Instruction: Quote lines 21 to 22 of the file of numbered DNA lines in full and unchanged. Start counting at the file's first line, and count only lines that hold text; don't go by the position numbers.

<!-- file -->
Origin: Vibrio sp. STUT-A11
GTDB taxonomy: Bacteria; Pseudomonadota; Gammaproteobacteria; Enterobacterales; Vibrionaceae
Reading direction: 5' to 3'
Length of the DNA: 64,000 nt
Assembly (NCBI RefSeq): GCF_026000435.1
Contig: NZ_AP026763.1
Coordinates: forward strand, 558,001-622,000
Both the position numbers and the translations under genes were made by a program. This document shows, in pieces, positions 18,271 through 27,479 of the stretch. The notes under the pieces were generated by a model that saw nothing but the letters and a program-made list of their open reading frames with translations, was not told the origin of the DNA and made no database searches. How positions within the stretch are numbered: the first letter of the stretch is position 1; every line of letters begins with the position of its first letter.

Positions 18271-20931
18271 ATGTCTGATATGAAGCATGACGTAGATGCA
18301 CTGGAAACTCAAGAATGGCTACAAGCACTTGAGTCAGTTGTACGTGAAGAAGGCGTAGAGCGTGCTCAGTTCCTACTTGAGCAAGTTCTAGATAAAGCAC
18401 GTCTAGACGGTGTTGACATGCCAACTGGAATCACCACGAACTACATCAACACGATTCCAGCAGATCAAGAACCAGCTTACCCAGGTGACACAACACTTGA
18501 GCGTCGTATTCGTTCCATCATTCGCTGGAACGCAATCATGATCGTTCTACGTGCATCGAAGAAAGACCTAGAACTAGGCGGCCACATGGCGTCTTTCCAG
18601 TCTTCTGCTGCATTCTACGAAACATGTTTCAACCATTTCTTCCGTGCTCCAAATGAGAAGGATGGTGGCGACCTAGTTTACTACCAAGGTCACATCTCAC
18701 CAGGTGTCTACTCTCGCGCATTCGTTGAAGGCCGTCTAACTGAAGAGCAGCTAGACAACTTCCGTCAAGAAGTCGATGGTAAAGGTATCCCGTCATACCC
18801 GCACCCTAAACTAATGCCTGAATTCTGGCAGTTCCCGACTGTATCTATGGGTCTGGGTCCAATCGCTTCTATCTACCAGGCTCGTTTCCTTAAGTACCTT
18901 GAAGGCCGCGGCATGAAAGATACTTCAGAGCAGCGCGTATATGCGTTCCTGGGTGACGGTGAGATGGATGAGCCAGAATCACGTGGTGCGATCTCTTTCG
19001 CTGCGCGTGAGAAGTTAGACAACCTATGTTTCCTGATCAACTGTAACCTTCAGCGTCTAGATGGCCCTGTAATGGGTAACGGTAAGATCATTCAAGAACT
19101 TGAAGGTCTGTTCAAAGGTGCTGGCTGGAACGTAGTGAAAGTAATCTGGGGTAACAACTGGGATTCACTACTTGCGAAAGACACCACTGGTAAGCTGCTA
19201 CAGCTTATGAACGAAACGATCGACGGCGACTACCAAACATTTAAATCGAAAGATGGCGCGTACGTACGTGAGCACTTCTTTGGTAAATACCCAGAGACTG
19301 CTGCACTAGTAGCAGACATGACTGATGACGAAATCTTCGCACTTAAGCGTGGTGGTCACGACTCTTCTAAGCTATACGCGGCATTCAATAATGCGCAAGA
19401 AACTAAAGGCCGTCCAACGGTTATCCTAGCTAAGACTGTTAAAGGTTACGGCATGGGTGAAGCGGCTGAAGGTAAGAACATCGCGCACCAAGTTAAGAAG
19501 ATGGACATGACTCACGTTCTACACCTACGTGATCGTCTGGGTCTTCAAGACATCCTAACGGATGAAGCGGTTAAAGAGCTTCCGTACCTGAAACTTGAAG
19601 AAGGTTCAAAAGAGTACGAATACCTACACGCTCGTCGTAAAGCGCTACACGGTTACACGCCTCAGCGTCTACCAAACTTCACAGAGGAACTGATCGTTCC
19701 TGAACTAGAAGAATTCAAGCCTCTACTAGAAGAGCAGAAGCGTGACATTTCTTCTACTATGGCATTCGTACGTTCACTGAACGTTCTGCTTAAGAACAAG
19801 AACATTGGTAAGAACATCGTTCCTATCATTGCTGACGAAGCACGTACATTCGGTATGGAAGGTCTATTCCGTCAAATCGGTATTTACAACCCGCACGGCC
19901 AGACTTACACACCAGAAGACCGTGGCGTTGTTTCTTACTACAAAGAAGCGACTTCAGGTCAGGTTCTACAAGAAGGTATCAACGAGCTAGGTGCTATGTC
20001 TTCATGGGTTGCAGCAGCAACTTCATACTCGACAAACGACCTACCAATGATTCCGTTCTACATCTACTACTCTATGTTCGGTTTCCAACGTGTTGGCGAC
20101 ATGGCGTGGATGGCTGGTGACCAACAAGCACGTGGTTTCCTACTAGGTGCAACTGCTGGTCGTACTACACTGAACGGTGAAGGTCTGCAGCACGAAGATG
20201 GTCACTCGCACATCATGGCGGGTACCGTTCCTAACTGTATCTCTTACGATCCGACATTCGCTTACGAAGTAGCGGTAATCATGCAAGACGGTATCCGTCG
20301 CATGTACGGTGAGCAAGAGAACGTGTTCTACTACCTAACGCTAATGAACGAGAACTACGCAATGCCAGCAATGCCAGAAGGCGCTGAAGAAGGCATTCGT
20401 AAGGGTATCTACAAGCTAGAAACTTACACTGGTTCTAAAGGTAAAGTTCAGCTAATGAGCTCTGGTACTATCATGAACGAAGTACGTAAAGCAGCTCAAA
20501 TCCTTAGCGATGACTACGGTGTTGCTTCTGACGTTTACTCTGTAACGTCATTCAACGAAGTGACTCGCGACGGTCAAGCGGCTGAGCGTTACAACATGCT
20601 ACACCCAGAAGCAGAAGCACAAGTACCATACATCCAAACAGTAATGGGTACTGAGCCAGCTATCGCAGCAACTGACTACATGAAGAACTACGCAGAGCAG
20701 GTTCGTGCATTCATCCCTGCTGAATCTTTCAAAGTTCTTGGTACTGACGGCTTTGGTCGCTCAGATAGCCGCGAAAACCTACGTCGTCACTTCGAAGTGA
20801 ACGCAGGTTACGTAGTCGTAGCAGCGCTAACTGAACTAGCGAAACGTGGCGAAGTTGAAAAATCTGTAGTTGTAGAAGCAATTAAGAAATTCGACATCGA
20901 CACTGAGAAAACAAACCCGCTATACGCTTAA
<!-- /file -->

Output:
19301 CTGCACTAGTAGCAGACATGACTGATGACGAAATCTTCGCACTTAAGCGTGGTGGTCACGACTCTTCTAAGCTATACGCGGCATTCAATAATGCGCAAGA
19401 AACTAAAGGCCGTCCAACGGTTATCCTAGCTAAGACTGTTAAAGGTTACGGCATGGGTGAAGCGGCTGAAGGTAAGAACATCGCGCACCAAGTTAAGAAG